Feeds:
Posts
Comments

Posts Tagged ‘mental-health’

Today is the next to the last day of Hannukah! How is this possible? I haven’t made latkes yet, or baked dreidel cookies. Times like these make me think about time; like why is the trip driving home always faster than the trip going to a place. It was the exact same amount of miles, it just seems faster.

Anyway, welcome to the seventh installment of Ada’s Yiddishisms. This one is about time, in a way:

Farshlepteh krenk

A drawn-out illness, neverending…

My niece told me about a TED Radio Hour podcast about adaptation, so yesterday I listened to it while I went through some motions at the gym. This I do on a regular basis so as to avoid a farshlepteh krenk. http://www.npr.org/programs/ted-radio-hour/455904076/adaptation

It was fascinating, and since I now have to put prednisone drops in my eye every four hours, my ears perked up at this story. A boy was born with cancer of his retinas (stay with me now) so that by the age of 13 months he had to have both eyes removed. He was blind and the first thing he did in the NICU after surgery was climb out of his crib and explore his room!

His TED point was that his parents never treated him as if he was special. They let him grow like a normal boy and explore his world. And so he naturally adapted to the darkness in the same way bats get along flying at night, echolocation – “…the sonarlike system used by dolphins, bats, and other animals to detect and locate objects by emitting usually high-pitched sounds that reflect off the object and return to the animal’s ears or other sensory receptors.”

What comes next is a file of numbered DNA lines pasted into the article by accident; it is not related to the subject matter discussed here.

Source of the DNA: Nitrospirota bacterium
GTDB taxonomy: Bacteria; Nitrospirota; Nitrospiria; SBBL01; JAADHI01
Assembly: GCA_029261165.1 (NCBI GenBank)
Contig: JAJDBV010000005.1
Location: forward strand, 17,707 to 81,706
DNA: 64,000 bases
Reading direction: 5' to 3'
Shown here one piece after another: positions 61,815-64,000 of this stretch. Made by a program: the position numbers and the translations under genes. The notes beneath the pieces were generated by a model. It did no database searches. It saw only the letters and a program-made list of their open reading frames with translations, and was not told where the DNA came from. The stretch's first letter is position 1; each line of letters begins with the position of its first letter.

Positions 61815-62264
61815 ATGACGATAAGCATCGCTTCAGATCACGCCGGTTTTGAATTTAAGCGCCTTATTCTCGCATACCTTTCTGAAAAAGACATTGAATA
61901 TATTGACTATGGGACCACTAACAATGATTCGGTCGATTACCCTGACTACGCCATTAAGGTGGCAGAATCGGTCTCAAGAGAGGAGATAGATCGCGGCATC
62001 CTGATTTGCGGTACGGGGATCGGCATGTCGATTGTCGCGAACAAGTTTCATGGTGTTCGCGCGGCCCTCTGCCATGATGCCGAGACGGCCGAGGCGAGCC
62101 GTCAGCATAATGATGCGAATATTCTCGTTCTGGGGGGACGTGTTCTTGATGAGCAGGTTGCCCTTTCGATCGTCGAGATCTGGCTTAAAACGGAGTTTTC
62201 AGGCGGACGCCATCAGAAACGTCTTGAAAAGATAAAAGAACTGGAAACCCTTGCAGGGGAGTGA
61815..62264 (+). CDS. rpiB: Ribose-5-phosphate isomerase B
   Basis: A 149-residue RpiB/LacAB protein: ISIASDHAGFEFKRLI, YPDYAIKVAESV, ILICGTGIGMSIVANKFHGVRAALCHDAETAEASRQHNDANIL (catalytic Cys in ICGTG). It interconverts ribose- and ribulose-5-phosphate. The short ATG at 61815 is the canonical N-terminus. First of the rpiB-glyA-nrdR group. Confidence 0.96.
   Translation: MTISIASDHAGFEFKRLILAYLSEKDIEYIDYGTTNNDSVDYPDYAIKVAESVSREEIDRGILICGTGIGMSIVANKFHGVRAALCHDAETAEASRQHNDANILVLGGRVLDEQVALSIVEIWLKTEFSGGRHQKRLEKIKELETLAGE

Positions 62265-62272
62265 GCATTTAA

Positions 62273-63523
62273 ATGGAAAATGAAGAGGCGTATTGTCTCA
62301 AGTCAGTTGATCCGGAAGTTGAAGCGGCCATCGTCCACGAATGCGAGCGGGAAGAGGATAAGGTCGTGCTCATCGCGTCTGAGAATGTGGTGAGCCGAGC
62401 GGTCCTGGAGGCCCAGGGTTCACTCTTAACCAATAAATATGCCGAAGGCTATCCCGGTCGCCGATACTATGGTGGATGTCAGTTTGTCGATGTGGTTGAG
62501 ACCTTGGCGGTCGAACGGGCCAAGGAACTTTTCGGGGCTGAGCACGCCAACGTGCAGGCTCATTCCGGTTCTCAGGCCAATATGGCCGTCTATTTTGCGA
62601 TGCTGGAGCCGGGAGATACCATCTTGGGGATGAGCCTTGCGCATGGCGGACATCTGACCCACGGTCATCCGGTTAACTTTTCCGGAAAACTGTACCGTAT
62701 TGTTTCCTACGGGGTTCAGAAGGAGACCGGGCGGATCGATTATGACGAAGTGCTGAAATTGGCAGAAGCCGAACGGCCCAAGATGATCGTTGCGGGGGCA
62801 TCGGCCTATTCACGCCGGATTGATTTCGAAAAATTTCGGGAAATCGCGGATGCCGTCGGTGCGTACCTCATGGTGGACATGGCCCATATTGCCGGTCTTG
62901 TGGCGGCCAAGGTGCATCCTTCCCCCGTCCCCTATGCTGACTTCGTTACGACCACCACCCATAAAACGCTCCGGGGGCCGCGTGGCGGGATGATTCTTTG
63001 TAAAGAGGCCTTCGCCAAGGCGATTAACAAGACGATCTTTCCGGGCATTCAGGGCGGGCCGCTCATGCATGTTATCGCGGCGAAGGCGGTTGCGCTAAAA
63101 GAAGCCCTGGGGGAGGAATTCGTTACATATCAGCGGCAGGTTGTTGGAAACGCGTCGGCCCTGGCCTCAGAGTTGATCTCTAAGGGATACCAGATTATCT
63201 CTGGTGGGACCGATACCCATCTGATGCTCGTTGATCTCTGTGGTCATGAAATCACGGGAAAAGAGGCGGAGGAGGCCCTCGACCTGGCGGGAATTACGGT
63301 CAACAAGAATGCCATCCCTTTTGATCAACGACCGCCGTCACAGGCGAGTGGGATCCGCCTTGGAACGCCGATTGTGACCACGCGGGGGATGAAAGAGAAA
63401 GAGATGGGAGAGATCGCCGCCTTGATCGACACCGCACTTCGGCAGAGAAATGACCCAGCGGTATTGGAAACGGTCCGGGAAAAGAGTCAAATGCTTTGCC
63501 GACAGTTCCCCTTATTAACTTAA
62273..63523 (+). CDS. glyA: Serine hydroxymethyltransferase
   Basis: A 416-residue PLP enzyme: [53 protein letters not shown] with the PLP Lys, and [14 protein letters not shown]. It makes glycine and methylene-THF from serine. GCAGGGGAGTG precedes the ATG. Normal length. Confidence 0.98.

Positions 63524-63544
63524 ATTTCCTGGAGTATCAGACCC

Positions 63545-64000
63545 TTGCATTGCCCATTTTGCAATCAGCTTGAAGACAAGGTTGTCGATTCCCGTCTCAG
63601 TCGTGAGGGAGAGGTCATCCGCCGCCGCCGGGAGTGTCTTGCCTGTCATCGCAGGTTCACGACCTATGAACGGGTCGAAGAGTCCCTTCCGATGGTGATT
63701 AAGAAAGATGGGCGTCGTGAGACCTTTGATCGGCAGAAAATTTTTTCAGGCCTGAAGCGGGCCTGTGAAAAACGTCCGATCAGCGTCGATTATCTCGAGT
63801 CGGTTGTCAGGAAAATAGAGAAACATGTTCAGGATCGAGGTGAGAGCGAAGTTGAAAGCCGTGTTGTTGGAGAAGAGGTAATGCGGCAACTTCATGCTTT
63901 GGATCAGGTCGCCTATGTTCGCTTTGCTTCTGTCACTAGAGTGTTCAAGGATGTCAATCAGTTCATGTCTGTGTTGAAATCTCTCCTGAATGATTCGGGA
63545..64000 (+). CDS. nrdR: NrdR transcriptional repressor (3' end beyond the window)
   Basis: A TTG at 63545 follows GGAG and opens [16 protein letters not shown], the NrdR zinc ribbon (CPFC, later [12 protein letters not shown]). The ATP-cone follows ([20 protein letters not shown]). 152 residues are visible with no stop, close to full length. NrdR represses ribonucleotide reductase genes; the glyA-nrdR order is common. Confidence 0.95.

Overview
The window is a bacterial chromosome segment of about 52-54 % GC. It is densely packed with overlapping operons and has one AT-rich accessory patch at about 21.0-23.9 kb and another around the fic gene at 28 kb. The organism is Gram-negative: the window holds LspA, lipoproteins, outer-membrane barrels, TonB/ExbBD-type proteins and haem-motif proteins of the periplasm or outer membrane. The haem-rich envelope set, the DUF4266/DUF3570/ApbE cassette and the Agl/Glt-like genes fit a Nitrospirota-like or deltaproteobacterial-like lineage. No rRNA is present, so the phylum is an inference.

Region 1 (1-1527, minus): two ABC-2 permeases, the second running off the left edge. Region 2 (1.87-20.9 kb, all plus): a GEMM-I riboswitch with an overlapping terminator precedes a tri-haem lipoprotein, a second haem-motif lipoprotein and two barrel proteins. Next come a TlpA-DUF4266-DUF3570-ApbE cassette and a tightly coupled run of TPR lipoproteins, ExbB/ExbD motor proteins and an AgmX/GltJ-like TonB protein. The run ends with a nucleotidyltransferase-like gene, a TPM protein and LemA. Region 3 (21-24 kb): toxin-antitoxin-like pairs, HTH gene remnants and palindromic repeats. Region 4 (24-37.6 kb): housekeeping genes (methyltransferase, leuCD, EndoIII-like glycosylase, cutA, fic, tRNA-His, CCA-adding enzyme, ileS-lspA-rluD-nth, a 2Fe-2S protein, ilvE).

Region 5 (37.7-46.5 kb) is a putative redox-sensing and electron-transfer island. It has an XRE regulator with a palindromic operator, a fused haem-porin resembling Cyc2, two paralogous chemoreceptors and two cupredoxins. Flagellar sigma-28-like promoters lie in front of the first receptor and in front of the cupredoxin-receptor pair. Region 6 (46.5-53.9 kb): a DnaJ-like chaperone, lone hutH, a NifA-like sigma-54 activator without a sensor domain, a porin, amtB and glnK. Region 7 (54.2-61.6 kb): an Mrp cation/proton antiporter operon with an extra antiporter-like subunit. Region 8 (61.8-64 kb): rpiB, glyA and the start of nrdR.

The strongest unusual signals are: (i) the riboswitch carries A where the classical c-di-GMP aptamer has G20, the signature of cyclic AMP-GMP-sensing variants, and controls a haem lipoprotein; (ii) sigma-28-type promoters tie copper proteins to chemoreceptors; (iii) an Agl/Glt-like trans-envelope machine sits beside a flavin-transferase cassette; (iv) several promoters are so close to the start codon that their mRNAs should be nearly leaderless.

In other words, he naturally adapted as an infant by clicking his tongue.

What does this have to do with a neverending illness you might ask? It made me think that some parents might immediately do everything in their power to shield that blind baby, to try and make his world carefree. They would emit sympathy from others, he would be labeled, classified and codified.

Some parents create a sickly child, where there is none.

Still, this month is the neverending season of joy, right? If you happen to be going through something hard right now, just remember that December can amplify those feelings. And that it is only one month, 31 days. And we are halfway there. And the second half goes faster!

Let’s hope you don’t come down with an illness, even a short one, over the Holidays, but if you do these two Jewish doctors will be working on Christmas day. L’Chaim!

IMG_3560

Read Full Post »

Woodstock

Woodstock

It’s been a strange week. It was the 45th Anniversary of Woodstock. Three days of Peace and Music and Mud. So we get to reflect, what did it really mean? Bob was home for a long weekend, and we were able to attend a party thrown by our favorite neighbor/friend/alpaca farmers, DeeDee and Bill! Bob thought about his time on a psychedelic school bus while I sipped on a Madison County wine as the sun set and we met the vintner himself; DuCard Winery has won awards for its famous Viogner and its French winemaker, Julien. When I heard that they are planning a wine and chocolate pairing on Saturday, August 23rd, I was all in…https://www.ducardvineyards.com